Talking about trends: Industry veteran says new plants may help counter slimmer margins
By Dave Harrison
If you’re looking for something new to wow consumers or tap new markets, how about shrubs?
Dr. Allan Armitage has been studying the utilization of woody shrubs by greenhouse growers and retailers. And his work to date suggests some market potential for them.
The renowned University of Georgia professor, researcher, breeder, author and lecturer spent much of last year on sabbatical at the Niagara Parks Commission School of Horticulture. I had a chance to chat with him in the school’s library just prior to his return south, with much of the discussion centring around industry trends.
“Shrubs are just emerging now,” he explained. “The greenhouse industry should get more involved with them.”
Consumers will appreciate their low-maintenance requirements. “You don’t have to spend a lot of time with shrubs,” noted Dr. Armitage. “While we enjoy being surrounded by pretty plants, we don’t want to be out there weeding every day.”
Breeders have done their part with some impressive work on compactness and foliage colours. Hydrangeas are a prime example. “There are a zillion hydrangeas out there today because they’re the ‘in’ plant,” he said. “Put them in gallon containers and get them out there.”
|Dr. Allan Armitage chose the NPC School of Horticulture for his recent sabbatical.|
And while you’re clearing space for a new shrub line, save room for native plants. “There’s all sorts of great breeding being done, and it’s not just because they’re native plants, it’s because they obviously perform so well.”
Heuchera, gaura, coreopsis and phlox are already strong market performers. Each have become mainstream favourites.
Grasses deserve more attention. “There’s a lot of interest in them already, and the reason for that is because they’re so low maintenance.” And if it’s a native variety, “it’s an even lower, low-maintenance plant.”
Containers and planters continue to enjoy strong sales. Gardeners don’t want to spend the same amount of time in their yards as they used to. That’s why the instant gardens provided by containers have become so popular.
“They’ve allowed more of us to become gardeners, especially those not interested in digging in the soil.” That’s especially true with young consumers. “Containers help ensure they’ll have greater gardening success.”
Even baby boomers are joining the bandwagon. “We’re getting older and a little tired,” he quipped. “It’s an easier way to garden.”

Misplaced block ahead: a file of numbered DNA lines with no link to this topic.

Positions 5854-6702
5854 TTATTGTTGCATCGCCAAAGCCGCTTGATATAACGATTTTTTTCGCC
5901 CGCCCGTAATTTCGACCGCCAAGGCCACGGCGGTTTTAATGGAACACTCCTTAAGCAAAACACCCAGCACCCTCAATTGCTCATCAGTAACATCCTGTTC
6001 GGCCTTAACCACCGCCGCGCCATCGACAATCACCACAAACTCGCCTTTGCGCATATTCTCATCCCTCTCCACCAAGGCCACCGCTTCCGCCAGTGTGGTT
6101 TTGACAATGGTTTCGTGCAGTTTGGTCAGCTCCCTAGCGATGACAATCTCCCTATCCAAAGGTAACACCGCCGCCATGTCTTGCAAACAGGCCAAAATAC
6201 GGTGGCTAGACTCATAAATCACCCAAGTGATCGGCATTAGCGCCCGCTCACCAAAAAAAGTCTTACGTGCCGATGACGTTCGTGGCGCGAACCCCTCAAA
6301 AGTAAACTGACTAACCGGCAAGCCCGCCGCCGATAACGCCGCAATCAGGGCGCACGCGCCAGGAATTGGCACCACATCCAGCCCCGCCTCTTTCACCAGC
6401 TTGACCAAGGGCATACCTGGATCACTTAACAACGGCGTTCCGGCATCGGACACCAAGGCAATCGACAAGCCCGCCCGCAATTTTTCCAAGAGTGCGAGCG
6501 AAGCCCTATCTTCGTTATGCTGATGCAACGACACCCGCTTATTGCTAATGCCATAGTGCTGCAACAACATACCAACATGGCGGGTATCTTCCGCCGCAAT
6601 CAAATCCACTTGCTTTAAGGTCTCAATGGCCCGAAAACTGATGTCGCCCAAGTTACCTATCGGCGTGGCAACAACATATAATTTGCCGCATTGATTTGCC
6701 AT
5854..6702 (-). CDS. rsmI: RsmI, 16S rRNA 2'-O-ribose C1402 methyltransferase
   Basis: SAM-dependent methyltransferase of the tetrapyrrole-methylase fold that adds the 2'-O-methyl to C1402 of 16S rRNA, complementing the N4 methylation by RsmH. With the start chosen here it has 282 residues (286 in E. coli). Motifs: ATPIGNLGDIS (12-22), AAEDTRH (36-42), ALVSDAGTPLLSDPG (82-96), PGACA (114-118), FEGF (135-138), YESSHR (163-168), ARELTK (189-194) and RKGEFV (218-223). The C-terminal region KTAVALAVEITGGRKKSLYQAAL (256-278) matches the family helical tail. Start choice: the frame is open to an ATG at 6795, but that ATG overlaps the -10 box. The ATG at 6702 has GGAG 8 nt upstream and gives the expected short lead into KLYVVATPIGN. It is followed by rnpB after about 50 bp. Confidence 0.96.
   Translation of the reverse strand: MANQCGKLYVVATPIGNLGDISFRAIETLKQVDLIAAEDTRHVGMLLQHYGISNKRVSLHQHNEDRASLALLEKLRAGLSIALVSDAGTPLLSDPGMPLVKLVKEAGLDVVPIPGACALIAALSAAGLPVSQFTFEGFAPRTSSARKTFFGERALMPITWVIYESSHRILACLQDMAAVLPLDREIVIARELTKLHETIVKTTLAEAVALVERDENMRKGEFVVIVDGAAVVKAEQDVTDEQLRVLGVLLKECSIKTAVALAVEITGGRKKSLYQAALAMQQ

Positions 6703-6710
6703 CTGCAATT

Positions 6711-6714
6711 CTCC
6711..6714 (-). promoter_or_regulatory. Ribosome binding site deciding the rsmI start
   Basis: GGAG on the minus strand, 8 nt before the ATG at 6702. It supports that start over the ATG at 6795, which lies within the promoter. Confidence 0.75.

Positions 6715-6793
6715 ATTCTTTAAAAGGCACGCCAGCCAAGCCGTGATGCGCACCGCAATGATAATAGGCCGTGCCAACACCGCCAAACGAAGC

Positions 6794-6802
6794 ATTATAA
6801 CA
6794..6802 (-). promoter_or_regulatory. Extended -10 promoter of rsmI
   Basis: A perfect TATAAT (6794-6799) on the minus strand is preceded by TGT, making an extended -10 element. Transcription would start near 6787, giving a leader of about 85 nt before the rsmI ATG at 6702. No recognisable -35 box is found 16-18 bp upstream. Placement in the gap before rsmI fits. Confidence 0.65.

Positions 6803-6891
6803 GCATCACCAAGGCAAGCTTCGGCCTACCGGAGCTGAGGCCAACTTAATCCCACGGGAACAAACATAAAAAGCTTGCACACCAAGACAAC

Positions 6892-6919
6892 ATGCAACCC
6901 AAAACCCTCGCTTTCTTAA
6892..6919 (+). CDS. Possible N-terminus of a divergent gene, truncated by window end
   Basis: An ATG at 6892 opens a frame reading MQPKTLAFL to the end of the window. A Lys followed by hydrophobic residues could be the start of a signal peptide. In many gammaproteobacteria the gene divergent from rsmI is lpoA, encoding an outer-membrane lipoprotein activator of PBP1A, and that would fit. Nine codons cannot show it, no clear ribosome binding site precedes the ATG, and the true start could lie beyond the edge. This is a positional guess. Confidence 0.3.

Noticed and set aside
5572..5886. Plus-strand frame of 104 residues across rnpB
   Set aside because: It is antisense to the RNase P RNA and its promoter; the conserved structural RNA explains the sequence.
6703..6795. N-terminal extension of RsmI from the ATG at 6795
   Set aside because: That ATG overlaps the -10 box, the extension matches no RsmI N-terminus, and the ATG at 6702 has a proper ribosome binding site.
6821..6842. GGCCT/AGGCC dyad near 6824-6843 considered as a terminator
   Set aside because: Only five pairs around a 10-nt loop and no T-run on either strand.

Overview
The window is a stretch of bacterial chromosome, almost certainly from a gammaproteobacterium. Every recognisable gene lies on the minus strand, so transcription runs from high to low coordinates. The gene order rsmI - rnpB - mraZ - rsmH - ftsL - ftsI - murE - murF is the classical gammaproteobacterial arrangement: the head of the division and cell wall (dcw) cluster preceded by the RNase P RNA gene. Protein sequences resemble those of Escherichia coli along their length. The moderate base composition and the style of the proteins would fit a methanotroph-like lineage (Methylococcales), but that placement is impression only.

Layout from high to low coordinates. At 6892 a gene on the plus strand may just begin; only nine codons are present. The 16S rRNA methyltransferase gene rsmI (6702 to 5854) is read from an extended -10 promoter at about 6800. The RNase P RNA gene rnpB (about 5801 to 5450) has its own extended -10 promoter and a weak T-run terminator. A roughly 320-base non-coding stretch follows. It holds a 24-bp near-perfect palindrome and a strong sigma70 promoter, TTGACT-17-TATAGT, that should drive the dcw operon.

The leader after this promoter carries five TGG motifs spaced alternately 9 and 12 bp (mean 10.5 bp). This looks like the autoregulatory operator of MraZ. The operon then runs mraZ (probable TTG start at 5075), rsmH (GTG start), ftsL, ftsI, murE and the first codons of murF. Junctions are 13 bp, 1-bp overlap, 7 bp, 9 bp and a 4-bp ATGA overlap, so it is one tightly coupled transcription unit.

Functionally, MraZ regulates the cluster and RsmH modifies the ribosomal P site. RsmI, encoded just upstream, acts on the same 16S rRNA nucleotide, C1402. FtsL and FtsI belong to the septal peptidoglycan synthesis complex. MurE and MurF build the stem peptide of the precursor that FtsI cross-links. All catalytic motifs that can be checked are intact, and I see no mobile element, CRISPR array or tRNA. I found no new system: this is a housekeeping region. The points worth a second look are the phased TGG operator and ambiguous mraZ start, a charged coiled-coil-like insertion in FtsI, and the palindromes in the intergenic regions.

Some plants look much better in containers than in garden beds, he noted, including some bacopa and diascia varieties.
Fear of failure discourages many would-be green thumbs. Sometimes the problems are beyond their control. Drought conditions plagued a few markets last year, in particular the southeastern U.S. “People won’t buy plants if they know they won’t be able to water them.”
The problem is that the memories of droughts or a late freeze will linger. “People won’t buy plants the next year, or they won’t buy as many.”
The plant industry is in fairly good shape, “though the margins are getting thinner.” And it’s because of those thinner margins that growers have to look at new products and niche opportunities.
When it comes to marketing, independents have the edge over box stores, but the gap is narrowing.
|Dr. Allan Armitage, taking a break touring the Niagara Butterfly Conservatory.|
“The best garden centres offer consumers a positive plant experience and you want to go back there,” said Dr. Armitage. “They have staff that can answer your questions. The displays are set up so you can easily find what you need.”
Box stores are keeping up the pressure. “They are run by very bright people who know how to make a profit. They can see what’s possible in the plant game.” Many of them don’t give their plants enough attention, though there are a growing number now putting in the effort. Lowe’s is a good example of this trend towards better plant care. They’ve got the industry’s attention, “because they can sell a lot of products.”
Pay-by-scan growers he’s talked to are generally positive about the system. “It’s got them thinking a little more about what to grow and how to merchandise it,” he said. However, the downside has been that they’ve become more conservative and are less willing to take chances with new material.
Summing up his sabbatical, Dr. Armitage offered high praise for the NPC School of Horticulture. “It’s a very intense program,” he noted, “with considerable hands-on experience in addition to the classroom work. And the staff is exceptional.”
The sabbatical included a combination of writing, teaching and mentoring, and he also took time to host some garden tours. He taught a course in greenhouse crop production, including potted mums “from start to finish,” and seed geraniums.
“I had great fun,” he said. “It wasn’t long enough, but it was a great experience.”
|Renowned teacher, Researcher, author and lecturer
Dr. Allan Armitage was born in Montreal and
In addition to his teaching responsibilities at the University of
He also promotes Athens Select varieties, plants noted for superior
His research has included work on commercial cut flower production,
He is also on Smart Gardening TV, a show available in most major U.S. markets, and has been a guest correspondent for the popular Victory Garden television series.
And when he’s not talking about plants, he’s writing about them, the result being some 350 articles and 11 books.
|A speaker at last fall’s Canadian Greenhouse Conference, Dr. Armitage also took time to autograph some of his books.|
|Dr. Armitage leads a plant identification discussion with first year NPC School of Horticulture students.
Photo courtesy NPC School of Horticulture